By Kevin Dziepak–

(CBS) Fresh off the heels of what was seemingly the shortest offseason ever, the perpetually entertaining and unpredictable English Premier League will come roaring back into our lives Saturday. A ball hasn’t even been kicked, and it seems like the league’s perpetual themes remain the same. Arsenal is already experiencing an injury crisis, Jose Mourinho is being a jerk and Leicester City is being disrespected.

For those unfamiliar with finer points of the Premier League, here are a few brief notes:

— There are 38 games in the league season; everyone plays each team twice. Teams earn three points for a win, one point for a draw and zero for a loss. The team with the most points after 38 games is the league champion, as there are no playoffs.

— The top four spots in the league earn qualification to the Champions League, a knockout tournament featuring the best teams in Europe.  Fifth and sixth place gain entry into the Europa League, a significantly less prestigious tournament in which top teams often deem to be more of a chore than a priority.

— The bottom three teams in the Premier League are relegated to The Championship, the second tier of soccer in England.

— Teams can freely buy and sell players during the transfer window, which is open from July 1 to Sept. 1, as well as during the month of January.

Not too difficult to follow, right?  With the semantics out of the way, let’s get you up to speed on this year’s upcoming Premier League season.


Arsenal (2nd place last year)

The pride of North London, Arsenal is a perennial contender but hasn’t been able to win a league title in over a decade. Its manager, Arsene Wenger, is the longest-tenured in the league, and he’s achieved loads of success in his 20 years with the club. Still, the Frenchman remains a polarizing figure due to his ostensible reluctance to frivolously spend like the other “big clubs.” In recent seasons, Wenger has spent big on world-class players like Mesut Ozil and Alexis Sanchez, but he usually limits himself to one massive purchase per window.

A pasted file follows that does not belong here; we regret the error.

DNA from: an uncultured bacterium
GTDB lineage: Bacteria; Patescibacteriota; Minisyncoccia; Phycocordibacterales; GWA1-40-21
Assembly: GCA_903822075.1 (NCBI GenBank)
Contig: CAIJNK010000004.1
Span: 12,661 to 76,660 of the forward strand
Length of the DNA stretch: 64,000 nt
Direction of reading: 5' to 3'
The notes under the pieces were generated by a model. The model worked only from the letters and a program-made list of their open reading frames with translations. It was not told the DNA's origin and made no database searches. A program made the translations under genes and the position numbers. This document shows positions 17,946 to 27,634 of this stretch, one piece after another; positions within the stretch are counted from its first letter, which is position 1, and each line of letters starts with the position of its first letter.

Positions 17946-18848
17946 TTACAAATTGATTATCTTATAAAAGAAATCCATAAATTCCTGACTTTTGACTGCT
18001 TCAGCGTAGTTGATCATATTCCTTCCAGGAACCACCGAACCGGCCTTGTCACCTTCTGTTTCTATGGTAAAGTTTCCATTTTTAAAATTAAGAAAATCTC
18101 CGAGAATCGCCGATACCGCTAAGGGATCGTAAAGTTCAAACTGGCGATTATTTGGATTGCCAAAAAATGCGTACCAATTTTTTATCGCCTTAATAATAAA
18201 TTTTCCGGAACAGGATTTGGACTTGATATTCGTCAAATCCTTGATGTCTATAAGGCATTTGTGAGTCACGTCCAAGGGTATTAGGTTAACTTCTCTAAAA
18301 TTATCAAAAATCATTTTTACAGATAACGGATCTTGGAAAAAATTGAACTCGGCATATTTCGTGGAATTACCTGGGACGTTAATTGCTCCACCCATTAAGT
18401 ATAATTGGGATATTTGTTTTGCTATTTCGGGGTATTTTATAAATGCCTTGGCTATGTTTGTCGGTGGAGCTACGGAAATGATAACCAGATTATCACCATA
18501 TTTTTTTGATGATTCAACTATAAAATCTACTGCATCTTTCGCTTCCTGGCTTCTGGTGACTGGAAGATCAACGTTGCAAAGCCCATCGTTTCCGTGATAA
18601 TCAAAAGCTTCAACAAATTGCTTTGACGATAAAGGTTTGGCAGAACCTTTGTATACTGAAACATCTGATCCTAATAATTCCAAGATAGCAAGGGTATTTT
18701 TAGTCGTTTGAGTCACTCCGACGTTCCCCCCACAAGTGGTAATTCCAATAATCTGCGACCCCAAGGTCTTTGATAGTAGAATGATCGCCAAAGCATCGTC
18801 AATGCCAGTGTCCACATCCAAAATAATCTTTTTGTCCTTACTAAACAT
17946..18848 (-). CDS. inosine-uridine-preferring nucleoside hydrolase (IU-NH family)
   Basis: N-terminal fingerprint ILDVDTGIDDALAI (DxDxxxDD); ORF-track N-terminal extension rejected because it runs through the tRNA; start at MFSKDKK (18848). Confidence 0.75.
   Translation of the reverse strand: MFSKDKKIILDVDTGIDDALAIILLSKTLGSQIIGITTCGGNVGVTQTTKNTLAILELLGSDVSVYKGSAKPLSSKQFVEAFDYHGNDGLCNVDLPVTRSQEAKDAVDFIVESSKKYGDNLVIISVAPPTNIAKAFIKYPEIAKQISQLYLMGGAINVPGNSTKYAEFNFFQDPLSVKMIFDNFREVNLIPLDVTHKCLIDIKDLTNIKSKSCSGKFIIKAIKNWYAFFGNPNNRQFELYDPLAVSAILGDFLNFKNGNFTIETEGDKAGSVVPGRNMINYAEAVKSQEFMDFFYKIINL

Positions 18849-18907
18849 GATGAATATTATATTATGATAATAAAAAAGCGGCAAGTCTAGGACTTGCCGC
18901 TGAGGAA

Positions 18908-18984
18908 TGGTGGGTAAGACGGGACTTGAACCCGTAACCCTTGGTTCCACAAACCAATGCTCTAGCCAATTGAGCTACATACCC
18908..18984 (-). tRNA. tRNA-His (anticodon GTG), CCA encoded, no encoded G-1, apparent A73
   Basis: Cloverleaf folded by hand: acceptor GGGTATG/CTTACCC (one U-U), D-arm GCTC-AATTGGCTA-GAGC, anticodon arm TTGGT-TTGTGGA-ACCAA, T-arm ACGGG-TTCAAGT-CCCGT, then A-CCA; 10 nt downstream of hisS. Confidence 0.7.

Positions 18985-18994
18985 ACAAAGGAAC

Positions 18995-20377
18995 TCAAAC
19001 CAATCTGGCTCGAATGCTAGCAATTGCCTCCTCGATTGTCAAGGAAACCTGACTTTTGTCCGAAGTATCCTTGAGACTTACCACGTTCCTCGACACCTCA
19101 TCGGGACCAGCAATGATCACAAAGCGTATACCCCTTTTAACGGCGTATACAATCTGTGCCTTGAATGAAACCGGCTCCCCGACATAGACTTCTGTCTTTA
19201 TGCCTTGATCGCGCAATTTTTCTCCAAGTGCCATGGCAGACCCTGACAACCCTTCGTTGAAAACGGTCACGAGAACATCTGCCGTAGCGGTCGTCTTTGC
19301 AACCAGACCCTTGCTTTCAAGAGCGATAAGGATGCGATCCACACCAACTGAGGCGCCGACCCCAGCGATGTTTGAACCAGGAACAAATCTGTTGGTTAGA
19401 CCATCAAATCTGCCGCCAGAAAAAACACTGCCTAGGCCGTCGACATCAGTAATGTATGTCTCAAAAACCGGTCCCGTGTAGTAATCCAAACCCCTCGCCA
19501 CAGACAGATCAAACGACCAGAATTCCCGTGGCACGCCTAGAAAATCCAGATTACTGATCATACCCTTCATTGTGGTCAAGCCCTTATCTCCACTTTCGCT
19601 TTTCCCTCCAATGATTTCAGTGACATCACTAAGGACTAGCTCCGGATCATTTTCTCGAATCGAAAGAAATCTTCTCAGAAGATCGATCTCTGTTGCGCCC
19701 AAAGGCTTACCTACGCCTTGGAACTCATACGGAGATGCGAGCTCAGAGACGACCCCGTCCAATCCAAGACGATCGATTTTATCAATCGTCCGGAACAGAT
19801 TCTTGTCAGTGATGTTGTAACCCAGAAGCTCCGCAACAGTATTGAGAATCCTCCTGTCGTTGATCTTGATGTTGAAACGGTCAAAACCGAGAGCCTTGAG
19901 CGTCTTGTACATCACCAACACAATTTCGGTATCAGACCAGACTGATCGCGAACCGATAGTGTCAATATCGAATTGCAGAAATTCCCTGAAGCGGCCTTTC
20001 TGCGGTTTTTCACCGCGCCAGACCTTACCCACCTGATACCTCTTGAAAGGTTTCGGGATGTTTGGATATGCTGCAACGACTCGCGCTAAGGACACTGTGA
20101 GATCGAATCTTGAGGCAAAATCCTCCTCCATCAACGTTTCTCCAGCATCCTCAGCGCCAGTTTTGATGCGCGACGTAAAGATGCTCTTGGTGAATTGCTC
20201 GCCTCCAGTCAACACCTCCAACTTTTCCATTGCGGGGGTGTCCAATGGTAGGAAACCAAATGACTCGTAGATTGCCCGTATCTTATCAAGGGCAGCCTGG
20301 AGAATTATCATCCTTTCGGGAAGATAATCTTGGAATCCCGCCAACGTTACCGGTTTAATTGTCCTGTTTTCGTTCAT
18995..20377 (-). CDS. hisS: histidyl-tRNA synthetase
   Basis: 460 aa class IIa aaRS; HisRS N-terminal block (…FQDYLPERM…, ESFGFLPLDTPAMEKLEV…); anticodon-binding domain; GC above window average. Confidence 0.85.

This offseason has been no different, as the only notable addition to Arsenal has been midfielder Granit Xhaka, who’s is a good player. Arsenal’s midfield might be the best in the league, but questions remain. Central defenders Per Mertesacker and Gabriel are already due to miss time with injuries sustained in preseason, and striker Olivier Giroud is a constant lightning rod of criticism due to his streaky nature.  However, if Arsenal makes one or two key signings before the end of the transfer window (it certainly has the cash to do so), there’s no reason it shouldn’t be one of the favorites to win the title this season.

Leicester City (1st place last year)

Leicester pulled off one of the greatest sporting achievements in history last season, winning the Premier League by 10 points after being 5,000-to-1 underdogs at the start of the season. Despite this, many are once again underestimating the Foxes, predicting them to finish mid-table or worse. Their attack should still be one of the best in the league, featuring returning stars like Jamie Vardy and Riyad Mahrez, plus new arrival Ahmed Musa. It will be difficult for Leicester to repeat as champions, but if its central defensive pairing of Robert Huth and captain Wes Morgan stay fit and effective, they’ll score enough goals to hang around the top four all year long.